I would like to reiterate my position on crunch mode.
Crunch mode can work under the correct circumstances.
I was reminded of this topic while searching the web. I came across a
site by Eugene Wallingford.
He points out that the "Agilistas" are so focused on the issue of
sustainable pace that it is rarely mentioned that "crunch mode" can
I suppose the Agilistas do this because they are fighting what they
consider a bigger battle and can't open the discussion until
management understands that sustainable pace is important.
Here is a snippet from Eugene's site:
At least one person, though, argued that crunch mode can work. The
gist of SirGilligan's claim is that a software team can go faster and
still do quality work -- but only for a well-defined short term. He
even used a running metaphor in defining such a crunch time: 'We are
not 1/3 along the way, we are in the straight-a-way and heading for
the finish line'. How can developers win the expectations game in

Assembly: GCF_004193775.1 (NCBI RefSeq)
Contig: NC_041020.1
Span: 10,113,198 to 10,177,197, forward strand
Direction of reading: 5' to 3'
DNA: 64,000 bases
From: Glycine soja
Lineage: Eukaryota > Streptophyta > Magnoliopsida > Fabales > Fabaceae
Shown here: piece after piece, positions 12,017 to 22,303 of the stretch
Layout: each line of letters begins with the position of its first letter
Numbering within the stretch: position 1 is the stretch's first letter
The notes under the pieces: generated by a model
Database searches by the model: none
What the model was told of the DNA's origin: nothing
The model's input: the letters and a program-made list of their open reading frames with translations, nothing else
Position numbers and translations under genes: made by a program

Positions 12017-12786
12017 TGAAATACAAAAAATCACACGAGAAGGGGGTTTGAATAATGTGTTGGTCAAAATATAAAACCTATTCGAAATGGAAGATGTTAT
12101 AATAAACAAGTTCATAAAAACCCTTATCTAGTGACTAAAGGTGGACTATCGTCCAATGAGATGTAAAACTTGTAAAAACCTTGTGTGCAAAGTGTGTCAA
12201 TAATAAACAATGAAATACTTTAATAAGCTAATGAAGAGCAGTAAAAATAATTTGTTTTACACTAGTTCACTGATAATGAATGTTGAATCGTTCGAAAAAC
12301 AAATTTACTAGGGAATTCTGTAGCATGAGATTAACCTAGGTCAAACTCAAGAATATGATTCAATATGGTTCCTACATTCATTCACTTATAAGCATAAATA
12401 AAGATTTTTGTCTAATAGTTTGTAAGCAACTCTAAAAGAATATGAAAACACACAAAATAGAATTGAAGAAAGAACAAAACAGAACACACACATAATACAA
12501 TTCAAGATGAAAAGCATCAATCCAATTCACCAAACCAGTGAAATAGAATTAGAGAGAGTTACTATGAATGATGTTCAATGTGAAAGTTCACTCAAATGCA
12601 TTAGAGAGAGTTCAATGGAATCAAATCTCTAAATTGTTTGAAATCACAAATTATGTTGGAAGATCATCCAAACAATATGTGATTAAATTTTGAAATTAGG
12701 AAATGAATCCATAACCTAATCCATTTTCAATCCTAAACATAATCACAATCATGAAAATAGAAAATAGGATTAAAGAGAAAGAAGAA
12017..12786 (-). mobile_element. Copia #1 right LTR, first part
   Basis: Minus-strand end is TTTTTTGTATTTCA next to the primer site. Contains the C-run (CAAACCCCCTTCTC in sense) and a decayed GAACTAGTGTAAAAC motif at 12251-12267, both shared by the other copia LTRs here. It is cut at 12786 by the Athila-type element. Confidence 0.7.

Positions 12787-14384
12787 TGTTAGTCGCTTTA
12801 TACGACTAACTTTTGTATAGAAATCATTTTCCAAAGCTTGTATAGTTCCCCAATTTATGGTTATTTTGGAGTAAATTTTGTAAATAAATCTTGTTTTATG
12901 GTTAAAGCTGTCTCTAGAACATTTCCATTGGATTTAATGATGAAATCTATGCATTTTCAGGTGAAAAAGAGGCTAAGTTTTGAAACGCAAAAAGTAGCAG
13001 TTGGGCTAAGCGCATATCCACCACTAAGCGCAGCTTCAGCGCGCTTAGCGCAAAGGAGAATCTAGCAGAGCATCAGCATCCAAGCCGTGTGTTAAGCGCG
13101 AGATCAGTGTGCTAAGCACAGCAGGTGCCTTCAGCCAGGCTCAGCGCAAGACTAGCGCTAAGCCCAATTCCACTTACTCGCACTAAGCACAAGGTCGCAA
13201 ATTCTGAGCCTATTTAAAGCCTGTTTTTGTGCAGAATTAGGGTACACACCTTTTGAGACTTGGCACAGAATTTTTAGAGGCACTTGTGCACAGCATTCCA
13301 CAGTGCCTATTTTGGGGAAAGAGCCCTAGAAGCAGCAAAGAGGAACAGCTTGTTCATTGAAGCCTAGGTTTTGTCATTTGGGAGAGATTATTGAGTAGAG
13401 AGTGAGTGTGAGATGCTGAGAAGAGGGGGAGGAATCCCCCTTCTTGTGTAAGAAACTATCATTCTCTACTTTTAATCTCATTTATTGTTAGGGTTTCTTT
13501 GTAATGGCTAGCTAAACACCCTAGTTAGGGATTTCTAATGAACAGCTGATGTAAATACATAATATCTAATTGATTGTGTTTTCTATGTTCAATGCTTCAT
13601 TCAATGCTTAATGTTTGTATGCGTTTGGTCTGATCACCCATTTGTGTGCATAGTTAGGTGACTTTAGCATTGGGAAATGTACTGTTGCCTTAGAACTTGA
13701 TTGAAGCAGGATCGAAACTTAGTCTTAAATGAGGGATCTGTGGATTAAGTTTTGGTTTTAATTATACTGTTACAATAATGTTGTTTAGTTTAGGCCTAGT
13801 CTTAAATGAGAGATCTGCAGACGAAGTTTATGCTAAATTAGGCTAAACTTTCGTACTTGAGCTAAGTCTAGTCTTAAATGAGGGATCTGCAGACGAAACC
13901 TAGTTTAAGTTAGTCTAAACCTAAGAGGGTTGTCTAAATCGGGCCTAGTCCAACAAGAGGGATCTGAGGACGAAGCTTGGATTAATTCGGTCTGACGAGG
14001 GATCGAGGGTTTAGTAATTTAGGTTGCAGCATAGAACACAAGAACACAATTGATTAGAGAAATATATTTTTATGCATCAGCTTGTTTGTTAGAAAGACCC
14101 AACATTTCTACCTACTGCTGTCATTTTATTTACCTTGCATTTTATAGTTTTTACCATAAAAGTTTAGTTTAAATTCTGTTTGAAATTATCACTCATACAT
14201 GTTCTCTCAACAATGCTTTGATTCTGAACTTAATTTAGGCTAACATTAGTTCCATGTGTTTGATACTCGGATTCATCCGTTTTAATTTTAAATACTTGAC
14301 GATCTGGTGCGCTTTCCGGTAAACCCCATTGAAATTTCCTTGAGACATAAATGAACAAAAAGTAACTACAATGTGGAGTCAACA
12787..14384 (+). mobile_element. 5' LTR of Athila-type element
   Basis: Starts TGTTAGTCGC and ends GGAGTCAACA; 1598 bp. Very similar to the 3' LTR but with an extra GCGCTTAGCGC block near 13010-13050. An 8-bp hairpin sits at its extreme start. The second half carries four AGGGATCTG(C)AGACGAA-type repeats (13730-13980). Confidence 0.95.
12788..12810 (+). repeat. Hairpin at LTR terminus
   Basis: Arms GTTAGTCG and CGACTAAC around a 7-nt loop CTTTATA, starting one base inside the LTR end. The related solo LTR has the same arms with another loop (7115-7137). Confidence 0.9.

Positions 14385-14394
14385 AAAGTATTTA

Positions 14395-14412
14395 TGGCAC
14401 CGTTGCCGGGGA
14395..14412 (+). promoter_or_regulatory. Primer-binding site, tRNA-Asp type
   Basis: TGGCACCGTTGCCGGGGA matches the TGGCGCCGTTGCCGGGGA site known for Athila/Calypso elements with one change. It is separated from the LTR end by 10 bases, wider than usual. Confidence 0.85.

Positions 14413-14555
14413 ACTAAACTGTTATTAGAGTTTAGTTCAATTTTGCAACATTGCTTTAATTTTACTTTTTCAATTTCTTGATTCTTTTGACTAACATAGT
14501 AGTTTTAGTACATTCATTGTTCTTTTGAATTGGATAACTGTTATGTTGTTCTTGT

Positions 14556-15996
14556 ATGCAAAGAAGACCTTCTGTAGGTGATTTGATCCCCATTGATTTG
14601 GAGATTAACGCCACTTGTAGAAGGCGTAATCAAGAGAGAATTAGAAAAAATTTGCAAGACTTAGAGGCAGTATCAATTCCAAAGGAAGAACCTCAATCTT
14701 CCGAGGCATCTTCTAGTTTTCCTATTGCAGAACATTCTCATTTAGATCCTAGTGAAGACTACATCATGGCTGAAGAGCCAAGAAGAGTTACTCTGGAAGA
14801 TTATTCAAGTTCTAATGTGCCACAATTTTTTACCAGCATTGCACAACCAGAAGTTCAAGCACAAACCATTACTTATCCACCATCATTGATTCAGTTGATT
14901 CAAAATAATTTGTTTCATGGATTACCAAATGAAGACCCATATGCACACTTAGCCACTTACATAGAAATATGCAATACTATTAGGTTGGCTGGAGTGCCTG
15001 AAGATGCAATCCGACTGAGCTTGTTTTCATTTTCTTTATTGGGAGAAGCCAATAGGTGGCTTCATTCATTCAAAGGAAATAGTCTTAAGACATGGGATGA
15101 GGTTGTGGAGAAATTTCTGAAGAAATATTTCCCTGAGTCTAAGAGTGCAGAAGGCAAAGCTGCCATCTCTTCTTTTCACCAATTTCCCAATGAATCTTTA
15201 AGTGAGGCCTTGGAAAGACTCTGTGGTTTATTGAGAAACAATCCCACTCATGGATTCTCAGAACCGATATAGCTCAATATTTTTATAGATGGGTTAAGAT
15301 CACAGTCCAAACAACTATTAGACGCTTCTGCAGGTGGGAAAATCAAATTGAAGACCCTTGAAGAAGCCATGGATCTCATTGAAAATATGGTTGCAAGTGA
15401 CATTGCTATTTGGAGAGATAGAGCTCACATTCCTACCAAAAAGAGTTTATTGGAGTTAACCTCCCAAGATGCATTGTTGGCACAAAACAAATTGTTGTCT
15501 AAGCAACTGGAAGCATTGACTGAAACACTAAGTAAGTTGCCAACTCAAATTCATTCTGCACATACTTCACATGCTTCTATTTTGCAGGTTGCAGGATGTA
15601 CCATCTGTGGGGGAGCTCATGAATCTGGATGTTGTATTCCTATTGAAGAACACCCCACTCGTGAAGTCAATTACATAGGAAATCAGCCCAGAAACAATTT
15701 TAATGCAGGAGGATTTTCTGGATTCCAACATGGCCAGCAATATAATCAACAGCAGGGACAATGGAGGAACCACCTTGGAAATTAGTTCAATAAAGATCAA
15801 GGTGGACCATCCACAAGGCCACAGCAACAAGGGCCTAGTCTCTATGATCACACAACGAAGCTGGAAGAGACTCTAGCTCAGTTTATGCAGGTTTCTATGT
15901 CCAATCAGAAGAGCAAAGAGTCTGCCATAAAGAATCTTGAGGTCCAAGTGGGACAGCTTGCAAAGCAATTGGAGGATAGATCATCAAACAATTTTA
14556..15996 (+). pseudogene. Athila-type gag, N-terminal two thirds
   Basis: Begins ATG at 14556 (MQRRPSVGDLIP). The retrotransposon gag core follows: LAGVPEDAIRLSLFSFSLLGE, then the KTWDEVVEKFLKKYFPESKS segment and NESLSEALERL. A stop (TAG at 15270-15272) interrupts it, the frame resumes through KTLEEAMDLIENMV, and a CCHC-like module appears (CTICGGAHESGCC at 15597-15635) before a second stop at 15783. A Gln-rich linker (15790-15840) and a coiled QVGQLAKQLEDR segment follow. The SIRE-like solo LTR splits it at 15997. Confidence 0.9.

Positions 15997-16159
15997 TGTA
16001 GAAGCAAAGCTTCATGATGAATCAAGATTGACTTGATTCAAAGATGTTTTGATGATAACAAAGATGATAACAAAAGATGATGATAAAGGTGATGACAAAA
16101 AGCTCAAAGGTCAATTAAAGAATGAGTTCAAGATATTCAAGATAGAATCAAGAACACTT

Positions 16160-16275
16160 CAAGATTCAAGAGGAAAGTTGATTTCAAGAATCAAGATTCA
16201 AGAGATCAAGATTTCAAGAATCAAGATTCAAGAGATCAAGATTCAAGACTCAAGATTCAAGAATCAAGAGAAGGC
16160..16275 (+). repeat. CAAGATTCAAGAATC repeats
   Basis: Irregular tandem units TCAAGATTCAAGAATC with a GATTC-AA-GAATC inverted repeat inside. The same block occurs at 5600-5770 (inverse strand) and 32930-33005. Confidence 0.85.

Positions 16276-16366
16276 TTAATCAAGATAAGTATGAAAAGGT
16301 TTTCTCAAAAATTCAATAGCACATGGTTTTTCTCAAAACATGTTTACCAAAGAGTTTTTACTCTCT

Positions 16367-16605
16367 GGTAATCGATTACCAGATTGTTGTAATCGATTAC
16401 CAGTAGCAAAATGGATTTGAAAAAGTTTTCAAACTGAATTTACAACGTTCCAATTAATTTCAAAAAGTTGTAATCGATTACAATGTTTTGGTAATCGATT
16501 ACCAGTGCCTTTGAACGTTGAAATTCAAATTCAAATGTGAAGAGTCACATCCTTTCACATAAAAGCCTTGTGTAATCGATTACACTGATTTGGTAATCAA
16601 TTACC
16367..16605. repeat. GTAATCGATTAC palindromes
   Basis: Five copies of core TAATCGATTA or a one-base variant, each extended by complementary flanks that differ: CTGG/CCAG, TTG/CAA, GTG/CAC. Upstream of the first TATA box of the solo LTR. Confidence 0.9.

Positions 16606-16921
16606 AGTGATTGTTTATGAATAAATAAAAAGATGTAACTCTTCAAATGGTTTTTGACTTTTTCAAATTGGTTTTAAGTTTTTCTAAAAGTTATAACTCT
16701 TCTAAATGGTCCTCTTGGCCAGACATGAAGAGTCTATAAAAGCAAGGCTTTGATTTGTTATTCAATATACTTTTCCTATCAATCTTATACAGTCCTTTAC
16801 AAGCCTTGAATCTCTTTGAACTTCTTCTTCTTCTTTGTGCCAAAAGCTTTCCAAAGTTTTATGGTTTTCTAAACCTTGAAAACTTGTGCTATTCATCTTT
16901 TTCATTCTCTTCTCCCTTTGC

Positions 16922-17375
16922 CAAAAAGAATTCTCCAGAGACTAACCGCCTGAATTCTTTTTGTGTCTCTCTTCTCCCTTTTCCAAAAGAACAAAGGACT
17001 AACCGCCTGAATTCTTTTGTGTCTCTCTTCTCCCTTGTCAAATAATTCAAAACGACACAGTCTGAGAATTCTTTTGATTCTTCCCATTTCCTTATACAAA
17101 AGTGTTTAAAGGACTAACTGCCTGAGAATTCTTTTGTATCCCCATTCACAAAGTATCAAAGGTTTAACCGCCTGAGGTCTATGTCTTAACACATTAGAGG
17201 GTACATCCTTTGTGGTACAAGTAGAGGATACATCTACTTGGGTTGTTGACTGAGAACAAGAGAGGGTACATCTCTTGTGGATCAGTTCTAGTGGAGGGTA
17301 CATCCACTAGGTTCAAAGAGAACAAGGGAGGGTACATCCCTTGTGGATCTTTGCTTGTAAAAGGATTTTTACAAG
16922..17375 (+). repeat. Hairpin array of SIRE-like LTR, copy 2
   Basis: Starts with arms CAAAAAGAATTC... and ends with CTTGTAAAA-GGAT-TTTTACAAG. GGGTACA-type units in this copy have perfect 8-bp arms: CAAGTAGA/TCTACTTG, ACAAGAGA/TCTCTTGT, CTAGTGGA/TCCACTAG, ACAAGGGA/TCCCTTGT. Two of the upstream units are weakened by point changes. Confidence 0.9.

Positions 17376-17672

such a scenario? The end is clearly in sight:
'Pending features are well defined. Order of feature implementation
is defined. Team is excited for the chance to deliver. It is the
team's choice and idea to crunch, not some manager's idea. We enter
crunch mode! After we deliver everyone gets the following Friday and
Monday off for a four-day weekend!'
That sounds an awful lot like what a runner does when she races a
marathon or half-marathon faster than she thinks otherwise possible.
The pending goal is well-defined. The runner is excited to deliver.
She chooses to push faster. And, after the race, you take a few days
off for rest. A party, of course, is always in order!
I think the great ones are able to manage their expectations in a way
that allows them to do more than usual for a short while. The good
news for the rest of us is that we can learn to do the same, which
gives us the ability to succeed in a wider variety of circumstances.
Just always keep in mind: You can't keep going faster indefinitely.